September 27, 2022

Call for renewal of bioethics in military

Bioethicist Steven Miles, of the University of Minnesota in Minneapolis, has called for a renewal of military medical ethics in the US.
Bioethicist Steven Miles,
of the University of Minnesota in Minneapolis, has called for a renewal of
military medical ethics
in the US. Writing in the journal Bioethics, he says that medical ethics
in the US “has not articulated a vision to strengthen the military-civilian
dialogue to ensure that standards of medical ethics do not evolve simply
according to the dictates of military policy.” The trial of Nazi medical
leaders at Nuremberg “had a profound effect on research ethics”, and US
experiences – including exposing soldiers to thermonuclear blasts – during the
Cold War “all led to debate and policy change.” However, he is concerned that
lessons have not been learned from more recent violations of medical ethics in
the US military.

Miles criticised how the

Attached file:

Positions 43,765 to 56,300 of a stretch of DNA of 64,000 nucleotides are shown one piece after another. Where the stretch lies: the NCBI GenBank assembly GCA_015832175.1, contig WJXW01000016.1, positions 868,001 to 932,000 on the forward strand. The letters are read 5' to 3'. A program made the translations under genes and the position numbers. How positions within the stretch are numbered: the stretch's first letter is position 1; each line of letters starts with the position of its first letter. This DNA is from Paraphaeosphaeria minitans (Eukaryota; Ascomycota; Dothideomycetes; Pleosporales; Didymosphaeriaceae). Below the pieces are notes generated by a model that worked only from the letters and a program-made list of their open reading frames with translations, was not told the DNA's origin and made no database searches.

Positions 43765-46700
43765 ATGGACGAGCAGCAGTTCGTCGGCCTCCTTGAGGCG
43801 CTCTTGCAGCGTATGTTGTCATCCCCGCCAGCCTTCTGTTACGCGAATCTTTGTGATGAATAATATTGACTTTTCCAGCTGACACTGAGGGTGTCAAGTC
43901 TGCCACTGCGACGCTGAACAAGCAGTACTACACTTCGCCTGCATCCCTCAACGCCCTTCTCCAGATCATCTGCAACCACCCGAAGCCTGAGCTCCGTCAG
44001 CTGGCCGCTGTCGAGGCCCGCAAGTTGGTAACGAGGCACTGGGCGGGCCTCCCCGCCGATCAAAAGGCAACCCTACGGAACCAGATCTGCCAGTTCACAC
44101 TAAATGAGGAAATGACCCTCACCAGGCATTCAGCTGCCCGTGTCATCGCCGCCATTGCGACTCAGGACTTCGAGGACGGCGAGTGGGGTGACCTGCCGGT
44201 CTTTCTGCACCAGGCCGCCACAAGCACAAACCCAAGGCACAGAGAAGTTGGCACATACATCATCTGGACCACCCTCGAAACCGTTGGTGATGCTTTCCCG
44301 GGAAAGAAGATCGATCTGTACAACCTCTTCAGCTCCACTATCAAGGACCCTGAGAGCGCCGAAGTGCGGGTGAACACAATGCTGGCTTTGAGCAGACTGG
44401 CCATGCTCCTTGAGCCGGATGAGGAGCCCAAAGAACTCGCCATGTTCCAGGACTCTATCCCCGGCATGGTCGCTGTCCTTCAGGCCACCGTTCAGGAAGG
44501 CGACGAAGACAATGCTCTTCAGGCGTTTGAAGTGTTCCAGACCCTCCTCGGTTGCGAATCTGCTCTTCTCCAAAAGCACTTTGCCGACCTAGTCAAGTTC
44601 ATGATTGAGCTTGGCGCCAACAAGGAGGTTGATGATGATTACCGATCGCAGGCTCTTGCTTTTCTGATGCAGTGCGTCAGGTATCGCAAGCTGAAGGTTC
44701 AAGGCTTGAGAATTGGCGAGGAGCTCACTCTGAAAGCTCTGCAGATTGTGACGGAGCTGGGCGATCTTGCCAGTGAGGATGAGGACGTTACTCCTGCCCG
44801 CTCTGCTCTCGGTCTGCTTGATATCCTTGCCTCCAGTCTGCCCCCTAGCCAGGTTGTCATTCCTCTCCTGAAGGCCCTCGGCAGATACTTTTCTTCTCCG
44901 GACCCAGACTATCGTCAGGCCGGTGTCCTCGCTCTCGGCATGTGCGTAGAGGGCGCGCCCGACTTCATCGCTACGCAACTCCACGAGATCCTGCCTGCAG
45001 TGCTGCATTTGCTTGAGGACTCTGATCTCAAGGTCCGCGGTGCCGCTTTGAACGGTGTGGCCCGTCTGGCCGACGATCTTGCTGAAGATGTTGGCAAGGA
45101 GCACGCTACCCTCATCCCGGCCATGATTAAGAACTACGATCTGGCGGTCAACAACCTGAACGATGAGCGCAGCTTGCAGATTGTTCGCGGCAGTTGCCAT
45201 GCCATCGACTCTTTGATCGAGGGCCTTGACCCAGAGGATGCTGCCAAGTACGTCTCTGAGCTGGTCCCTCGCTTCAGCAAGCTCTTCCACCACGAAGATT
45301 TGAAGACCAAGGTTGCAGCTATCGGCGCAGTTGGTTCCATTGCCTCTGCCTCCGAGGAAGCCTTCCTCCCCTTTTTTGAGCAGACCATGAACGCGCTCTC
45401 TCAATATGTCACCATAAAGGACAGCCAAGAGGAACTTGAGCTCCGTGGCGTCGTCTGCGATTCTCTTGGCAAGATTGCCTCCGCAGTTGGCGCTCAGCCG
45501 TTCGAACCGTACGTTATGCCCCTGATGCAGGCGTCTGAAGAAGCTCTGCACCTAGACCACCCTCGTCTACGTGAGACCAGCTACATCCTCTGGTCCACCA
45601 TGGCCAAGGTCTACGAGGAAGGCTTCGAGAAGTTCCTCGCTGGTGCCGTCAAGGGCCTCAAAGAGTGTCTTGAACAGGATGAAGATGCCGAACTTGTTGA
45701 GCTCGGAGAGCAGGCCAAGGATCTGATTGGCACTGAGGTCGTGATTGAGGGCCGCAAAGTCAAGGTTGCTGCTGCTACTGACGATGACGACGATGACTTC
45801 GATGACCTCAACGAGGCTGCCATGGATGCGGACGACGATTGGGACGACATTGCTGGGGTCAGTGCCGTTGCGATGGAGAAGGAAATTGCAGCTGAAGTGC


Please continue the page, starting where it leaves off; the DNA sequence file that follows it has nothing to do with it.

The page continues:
American Medical Association (AMA) responded to the mistreatment of prisoners
at Abu Ghraib prison in Iraq. He also claimed that prophylactic drugs were
administered to “two hundred and fifty thousand deployed soldiers” to protect
them from potential exposure to chemical or biological weapons in combat – but
that the efficacy of these drugs “was theoretically plausible but not
clinically proven.”

“Asserting
that informed consent would obstruct the program and thereby harm military
readiness, United States’ regulations were amended to enable the drug to be
given to soldiers without their informed consent. This regulation, as quoted
and discussed in Annas and Grodin, violated the Nuremberg code provision that
no experiment could be done without informed consent.” 

Miles continued:

“A
new kind of forum to sustain a dialogue between civilian medical ethics and
military leaders is needed. Such a forum might be established in the National
Academy of Sciences or some other comparable group. The aim of this dialogue
would be to assure that medical professional norms inform the development of
policies for military clinicians and the use of tactics that threaten the
health of civilians or demobilized soldiers. Such a forum would have three
functions: (1) to deliberate in an appropriately transparent manner on
health-relevant war tactics and policies; (2) to ensure that policies governing
the roles of military clinicians conform to relevant standards of medical
professionalism; and (3) to serve as a venue for scholarship of military
medical ethics.” ~ Bioethics, Jul
13

Call for renewal of bioethics in military
Jared Yee
bioethics
research
US